The life that big firms promise is not the life they deliver. Some time during their twenties, when study is finished and work begins in earnest, a person can realise life is not quite what they planned or were promised in the brochures.
The hours worked by new recruits may be high flying but the work is not. Even the areas which are optimistically described as ‘sexy’ rarely are.
Life at these big firms seems quite stifling after a while – Pryor describes the money trap that it takes a fair bit of money to maintain yourself so that you are taken seriously in a big firm. Good clothes, living in an acceptable area of the city, getting takeaway all the time because you’re too tired to cook, hiring a cleaner (ditto) and keeping up with your peers – things like weekends away, dinners out, and drinking after work. So taking a pay cut and doing something slightly worthier (like the activism you did at university to embellish your cv) seems impossible, because your spending habits are so extravagant (although that peer group would be a lot easier to keep up with).
Pryor is most concerned here that our most talented students are being lured into careers that they didn’t really want in the first place – and that aren’t actually the best place for them to use their talents. Although the market is supposed to be the best allocator of resources, the human reactions of people facing the big decisions about their careers are swayed by the short term incentives that are on offer by the firms with the most money to splash around. Of course, that isn’t just the fault of the law firms and the merchant bankers. The students are reacting as they always have – to external markers of success. They’ve moved from marks, to the prestigiousness of their employer, to the “glamour” of the area of the firm that they end up in.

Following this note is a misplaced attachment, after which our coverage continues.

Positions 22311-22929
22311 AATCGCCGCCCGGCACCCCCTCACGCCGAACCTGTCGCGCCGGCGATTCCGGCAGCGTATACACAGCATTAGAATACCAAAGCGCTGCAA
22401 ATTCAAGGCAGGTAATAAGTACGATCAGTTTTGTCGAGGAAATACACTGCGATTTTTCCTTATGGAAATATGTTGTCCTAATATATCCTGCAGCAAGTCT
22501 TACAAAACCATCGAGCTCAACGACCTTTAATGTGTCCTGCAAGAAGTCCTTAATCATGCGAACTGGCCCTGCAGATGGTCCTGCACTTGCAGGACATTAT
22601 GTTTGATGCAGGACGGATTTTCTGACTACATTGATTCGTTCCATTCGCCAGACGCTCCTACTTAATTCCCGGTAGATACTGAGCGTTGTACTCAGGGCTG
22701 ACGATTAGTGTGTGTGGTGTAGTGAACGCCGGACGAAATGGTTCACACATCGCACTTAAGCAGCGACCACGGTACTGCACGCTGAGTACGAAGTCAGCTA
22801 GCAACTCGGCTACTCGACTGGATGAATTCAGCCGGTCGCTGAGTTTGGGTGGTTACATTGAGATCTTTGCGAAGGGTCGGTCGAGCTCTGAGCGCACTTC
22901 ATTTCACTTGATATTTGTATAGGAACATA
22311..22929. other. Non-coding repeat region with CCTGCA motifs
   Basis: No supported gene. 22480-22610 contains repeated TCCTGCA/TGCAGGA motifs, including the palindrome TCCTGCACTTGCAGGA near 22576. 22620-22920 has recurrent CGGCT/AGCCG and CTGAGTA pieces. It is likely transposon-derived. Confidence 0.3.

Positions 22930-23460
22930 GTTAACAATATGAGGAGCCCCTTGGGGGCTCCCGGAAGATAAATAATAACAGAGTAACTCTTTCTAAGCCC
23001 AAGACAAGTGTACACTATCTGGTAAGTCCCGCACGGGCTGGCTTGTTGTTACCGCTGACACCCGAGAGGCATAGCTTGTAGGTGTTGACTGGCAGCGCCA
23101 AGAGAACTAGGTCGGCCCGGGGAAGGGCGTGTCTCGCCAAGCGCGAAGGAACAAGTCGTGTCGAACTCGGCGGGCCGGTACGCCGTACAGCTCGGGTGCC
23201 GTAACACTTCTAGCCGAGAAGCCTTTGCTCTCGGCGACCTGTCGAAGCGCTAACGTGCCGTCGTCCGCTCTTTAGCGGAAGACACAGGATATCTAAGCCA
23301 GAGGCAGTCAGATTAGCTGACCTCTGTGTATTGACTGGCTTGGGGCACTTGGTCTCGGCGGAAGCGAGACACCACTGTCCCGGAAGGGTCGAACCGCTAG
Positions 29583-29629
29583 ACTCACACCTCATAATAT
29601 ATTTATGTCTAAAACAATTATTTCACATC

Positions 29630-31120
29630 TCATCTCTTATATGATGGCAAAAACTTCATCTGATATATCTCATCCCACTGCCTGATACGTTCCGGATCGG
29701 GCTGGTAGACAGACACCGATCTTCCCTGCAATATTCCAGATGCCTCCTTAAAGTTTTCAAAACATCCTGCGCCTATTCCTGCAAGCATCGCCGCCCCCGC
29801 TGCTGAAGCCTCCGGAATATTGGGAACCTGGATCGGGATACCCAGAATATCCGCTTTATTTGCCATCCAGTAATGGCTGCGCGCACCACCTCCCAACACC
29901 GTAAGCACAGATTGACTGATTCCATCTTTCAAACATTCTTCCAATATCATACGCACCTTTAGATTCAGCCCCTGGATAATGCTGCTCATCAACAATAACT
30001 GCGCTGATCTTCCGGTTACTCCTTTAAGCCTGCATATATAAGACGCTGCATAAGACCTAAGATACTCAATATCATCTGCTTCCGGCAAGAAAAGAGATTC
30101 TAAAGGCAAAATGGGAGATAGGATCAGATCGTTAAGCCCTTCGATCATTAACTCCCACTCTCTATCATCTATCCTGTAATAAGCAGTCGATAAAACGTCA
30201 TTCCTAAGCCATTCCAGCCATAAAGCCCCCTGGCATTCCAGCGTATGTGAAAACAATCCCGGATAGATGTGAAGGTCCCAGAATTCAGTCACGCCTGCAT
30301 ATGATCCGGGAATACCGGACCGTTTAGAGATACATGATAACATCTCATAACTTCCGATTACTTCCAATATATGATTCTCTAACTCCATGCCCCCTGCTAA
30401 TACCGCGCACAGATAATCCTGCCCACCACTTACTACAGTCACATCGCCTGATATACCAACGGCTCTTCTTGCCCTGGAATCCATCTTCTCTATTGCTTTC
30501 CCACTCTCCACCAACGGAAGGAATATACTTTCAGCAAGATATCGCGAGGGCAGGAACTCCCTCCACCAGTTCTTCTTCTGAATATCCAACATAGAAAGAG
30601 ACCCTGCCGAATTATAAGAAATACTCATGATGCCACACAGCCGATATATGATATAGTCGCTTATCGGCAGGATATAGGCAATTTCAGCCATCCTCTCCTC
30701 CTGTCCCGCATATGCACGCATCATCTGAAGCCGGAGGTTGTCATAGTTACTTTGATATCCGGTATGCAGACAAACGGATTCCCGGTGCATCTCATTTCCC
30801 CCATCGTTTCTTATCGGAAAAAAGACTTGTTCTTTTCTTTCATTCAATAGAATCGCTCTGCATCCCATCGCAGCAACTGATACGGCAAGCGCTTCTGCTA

Pryor’s solutions to all of this seem a combination of unrealistic and inadequate to me. They include removing the single mark used for university admissions, targeting scholarships better to students who actually need them, and not facilitating the recruitment by the firms with money on university campuses. And she wants university graduates to be braver about following less traditional paths.
I haven’t lived in quite the same circles as described in this book – it is mostly about law firms and investment banks, rather than traditional corporations or accounting firms. But much of the culture was familiar to me, having worked in a big accounting firm, and with many lawyers and investment bankers. The depressing thing about the book is that is largely a tale of woe. There are no great answers, just stories of people realising that a 12 hour day in a corporate environment isn’t the fun it’s made out to be by those recruiting. That does seem to be a case of some degree of market failure, to me – the kind of market failure that results from people valuing current consumption over investment – but I’m not sure it makes for a wonderful book. It’s definitely worth reading for university students, as they think about what they want to do with their lives, but it’s hard to imagine that a university student would be willing to read it. The various blog whinges referred to in the book are probably more useful as cautionary tales.